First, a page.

Sudan woman faces death by stoning for adultery in first case in a decade

Twenty-year-old Maryam Alsyed Tiyrab’s sentence sees small human rights gains overturned following the October 2021 military coup

Protests against the coup in the streets of Khartoum, on July 17.
Protests against the coup in the streets of Khartoum, on July 17.EL TAYEB SIDDIG (REUTERS)

In the first case in 10 years, Maryam Alsyed Tiyrab, 20, has been sentenced to death by stoning for adultery in Sudan, which witnessed a military coup last October.

Tiyrab is appealing the decision, which was taken in her hometown of Kosti, in South Sudan’s White Nile State where she is being held pending the high court’s final verdict.

The case has been condemned by human rights organizations, which are calling on the Sudanese authorities to overturn the sentence, immediately release Tiyrab and carry out legal reform to abolish the death penalty and all other discriminatory laws against women.

The case has also served to flag up the rapid erosion of rights, particularly for women, that Sudan has been experiencing since the military coup ended the fragile democratic transition that began two years earlier. It is also being interpreted as the latest sign of a return to the brutal practices of the Islamist regime of former dictator Omar Al Bashir, deposed in 2019 after 30 years in power.

“This is the first case to come to light in a decade, unless there have been other cases in remote rural areas that have gone unreported,” lawyer and executive director of the African Center for Justice and Peace Studies, Mossaad Mohamed Ali, told EL PAÍS from Uganda.

While punishments for adultery are systematic in Sudan, the center specifically condemns stoning as a serious violation of international law, including international covenants ratified by Sudan.

Following a divorce, Tiyrab moved back into her family home only to have the Kosti police show up last June to question her regarding an investigation into her brother, who had been accused of killing a man he suspected of having an affair with Tiyrab.

During the interrogation, Tiyrab admitted that she had once had sexual relations with the deceased, and was promptly put on trial, despite claiming she confessed under duress.

Lawyer Mossaad Mohamed Ali states that the trial has been full of irregularities; for example, it opened without a formal complaint from the Kosti police, and Tiyrab was denied the legal representation available to all defendants facing a sentence of more than 10 years’ imprisonment, amputation or death. Moreover, she was neither informed of the charges nor the penalty she faced.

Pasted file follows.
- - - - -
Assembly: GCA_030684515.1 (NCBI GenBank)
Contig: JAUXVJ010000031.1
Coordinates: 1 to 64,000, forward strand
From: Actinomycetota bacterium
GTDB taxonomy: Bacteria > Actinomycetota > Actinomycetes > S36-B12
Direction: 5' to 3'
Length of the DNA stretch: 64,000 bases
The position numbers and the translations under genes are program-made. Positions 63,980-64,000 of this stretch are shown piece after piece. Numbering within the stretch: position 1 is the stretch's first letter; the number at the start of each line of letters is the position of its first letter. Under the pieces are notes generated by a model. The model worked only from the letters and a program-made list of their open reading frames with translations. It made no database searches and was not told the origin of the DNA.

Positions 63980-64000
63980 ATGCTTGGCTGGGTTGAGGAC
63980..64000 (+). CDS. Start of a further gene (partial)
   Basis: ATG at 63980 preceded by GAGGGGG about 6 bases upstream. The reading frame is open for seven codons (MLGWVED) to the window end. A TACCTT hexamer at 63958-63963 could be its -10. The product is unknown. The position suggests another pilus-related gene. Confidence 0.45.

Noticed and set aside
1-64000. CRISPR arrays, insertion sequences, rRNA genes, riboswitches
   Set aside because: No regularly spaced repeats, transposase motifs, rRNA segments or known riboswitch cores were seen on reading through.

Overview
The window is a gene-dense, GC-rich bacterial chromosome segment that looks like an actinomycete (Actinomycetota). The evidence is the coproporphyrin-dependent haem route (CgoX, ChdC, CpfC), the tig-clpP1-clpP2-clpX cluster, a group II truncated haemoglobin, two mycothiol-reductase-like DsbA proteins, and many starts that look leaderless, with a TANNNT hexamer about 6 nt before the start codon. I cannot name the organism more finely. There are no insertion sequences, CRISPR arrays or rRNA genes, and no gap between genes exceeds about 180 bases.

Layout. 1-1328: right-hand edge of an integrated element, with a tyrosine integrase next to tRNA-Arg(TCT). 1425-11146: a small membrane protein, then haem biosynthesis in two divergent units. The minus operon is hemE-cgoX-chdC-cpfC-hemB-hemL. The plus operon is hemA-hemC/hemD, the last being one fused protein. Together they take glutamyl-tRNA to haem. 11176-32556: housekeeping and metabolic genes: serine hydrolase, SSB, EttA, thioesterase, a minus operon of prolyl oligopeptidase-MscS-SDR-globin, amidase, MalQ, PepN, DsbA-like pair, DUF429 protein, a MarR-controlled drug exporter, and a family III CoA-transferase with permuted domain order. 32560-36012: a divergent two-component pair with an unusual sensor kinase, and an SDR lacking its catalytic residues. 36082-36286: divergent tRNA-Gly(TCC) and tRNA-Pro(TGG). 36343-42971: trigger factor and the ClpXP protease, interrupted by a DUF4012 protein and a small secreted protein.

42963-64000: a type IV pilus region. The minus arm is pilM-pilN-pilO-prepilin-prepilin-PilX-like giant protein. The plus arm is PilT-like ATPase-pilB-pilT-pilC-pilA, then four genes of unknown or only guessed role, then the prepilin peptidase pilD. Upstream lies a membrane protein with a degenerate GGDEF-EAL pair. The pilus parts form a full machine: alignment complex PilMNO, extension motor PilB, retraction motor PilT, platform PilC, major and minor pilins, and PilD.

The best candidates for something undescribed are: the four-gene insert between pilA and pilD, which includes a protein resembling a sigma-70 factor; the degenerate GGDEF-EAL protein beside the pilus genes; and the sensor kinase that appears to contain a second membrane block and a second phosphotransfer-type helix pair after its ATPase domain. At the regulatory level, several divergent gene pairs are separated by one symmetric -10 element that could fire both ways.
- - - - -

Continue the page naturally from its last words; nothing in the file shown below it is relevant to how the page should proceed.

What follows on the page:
One step forward, two back

During its two years in power, Sudan’s transitional government passed a set of moderate legal reforms that expanded personal freedoms and began to modify Al Bashir’s strict Islamist legacy. Among the most notable changes were the elimination of the apostasy law and the introduction of punishments for practicing female genital mutilation. Also revised were penalties of flogging for engaging in homosexual activities and an article dictating the dress code for women.

In August 2021, two months before the coup, Sudan ratified the UN’s convention against torture, though it only adopted a reformist stance regarding the legal legacy of the old regime. Consequently, articles of the penal code such as the one providing for the punishment of stoning for adultery, have remained intact.

Since the military takeover, which has overt ties to Islamist sectors of the Al Bashir regime, there has been an alarming increase in documented violations of women’s rights and a marked reversal of the limited but significant progress achieved during the transition. During Al Bashir’s years in power, women were subject to ultra-conservative public and family morality laws.

However, the penalty of stoning for adultery seems to be taking this archaic conservatism one step further. “Even in Al Bashir’s time, there was no case in which a death sentence [by stoning] was actually carried out, since, as far as I’m aware, judges would give the woman time to think and change her confession during the preliminary investigation,” says independent Sudanese researcher Samia El Nagar, who is “stunned” by the sentence.

More information

Recomendaciones EL PAÍS
Recomendaciones EL PAÍS